One of the biggest differences between the human animal and all the other is how we managed to develop a language that uses syntax. Grammar might not seem important to some people, but it is one of the few things that separates us from animals. Like the internet would say, grammar is love, grammar is life.
Many things influence the way grammar works, and the fact that many language constructs are highly dependent on context makes reproducing human speech very difficult. A team of researchers realized just how difficult this task is, as Google’s Parsey McParseface helps computers learn English.
With its name inspired by the recently named British research vessel Boaty McBoatface, the now open-source tool for better language parsing in advanced AI can basically help computers learn the English language. It helps them differentiate between different meanings of a sentence, based on context.
For example, as presented on the company’s official website, take the sentence “Alice drove down the street in her car.” It can be interpreted in one of two ways, depending on whether you actually understand how the language works and the context of the phrase.
The first way to look at the phrase is that Alice was driving in her car down the street. It’s a simple sentence to us, because we know it makes sense. An AI could very easily have trouble with the way the sentence is phrased, and it could very realistically interpret it as a street being placed inside Alice’s car, and that she is driving down it.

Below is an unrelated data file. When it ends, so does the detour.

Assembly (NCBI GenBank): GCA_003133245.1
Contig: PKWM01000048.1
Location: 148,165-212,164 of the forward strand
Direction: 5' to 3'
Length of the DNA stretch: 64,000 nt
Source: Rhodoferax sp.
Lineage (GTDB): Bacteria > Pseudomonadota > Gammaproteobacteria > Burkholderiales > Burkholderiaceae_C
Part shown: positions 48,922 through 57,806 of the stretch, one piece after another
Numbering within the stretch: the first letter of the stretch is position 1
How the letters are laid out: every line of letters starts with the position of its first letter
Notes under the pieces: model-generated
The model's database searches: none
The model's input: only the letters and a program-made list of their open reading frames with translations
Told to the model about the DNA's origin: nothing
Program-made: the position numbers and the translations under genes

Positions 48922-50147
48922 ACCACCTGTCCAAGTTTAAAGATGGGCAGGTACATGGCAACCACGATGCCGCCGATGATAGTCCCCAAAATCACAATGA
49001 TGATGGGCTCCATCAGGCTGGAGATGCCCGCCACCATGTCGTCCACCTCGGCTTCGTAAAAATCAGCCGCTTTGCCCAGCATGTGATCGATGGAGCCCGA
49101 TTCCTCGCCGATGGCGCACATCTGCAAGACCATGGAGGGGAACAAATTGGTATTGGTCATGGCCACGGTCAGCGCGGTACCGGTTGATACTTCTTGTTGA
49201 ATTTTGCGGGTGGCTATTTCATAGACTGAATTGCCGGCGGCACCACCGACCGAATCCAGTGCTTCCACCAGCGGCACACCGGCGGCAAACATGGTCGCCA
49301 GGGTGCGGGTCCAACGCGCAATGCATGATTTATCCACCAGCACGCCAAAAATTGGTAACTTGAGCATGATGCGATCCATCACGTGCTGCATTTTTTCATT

What Parsey McParseface does is to ensure that computers understand this difference, that they understand verbal interaction. This subtlety and ambiguity so typical of all the languages on the planet would greatly confuse a computer without a parsing tool to help it out.
By going open-source with its parsing tool, Google is basically giving developers access to the SytaxNet framework. This is what actually helps computers understand our language. Parsey McParseface is just the module that connects to the aforementioned framework. It also works for the English language.
And the company is very confident in its framework, claiming the tool is able to identify with a 94 percent accuracy the differences between how verbs, subjects, or objects should be interpreted. And once coders start deploying it in their own software, this accuracy will only grow higher.
This is owed to the machine learning algorithms used by Parsey McParseface. These algorithms ensure that every time the program runs into a new interpretation, it will learn from it. Every time Parsey McParseface is used, it will only get smarter and better at speaking the English language correctly.
Image source: Pixabay
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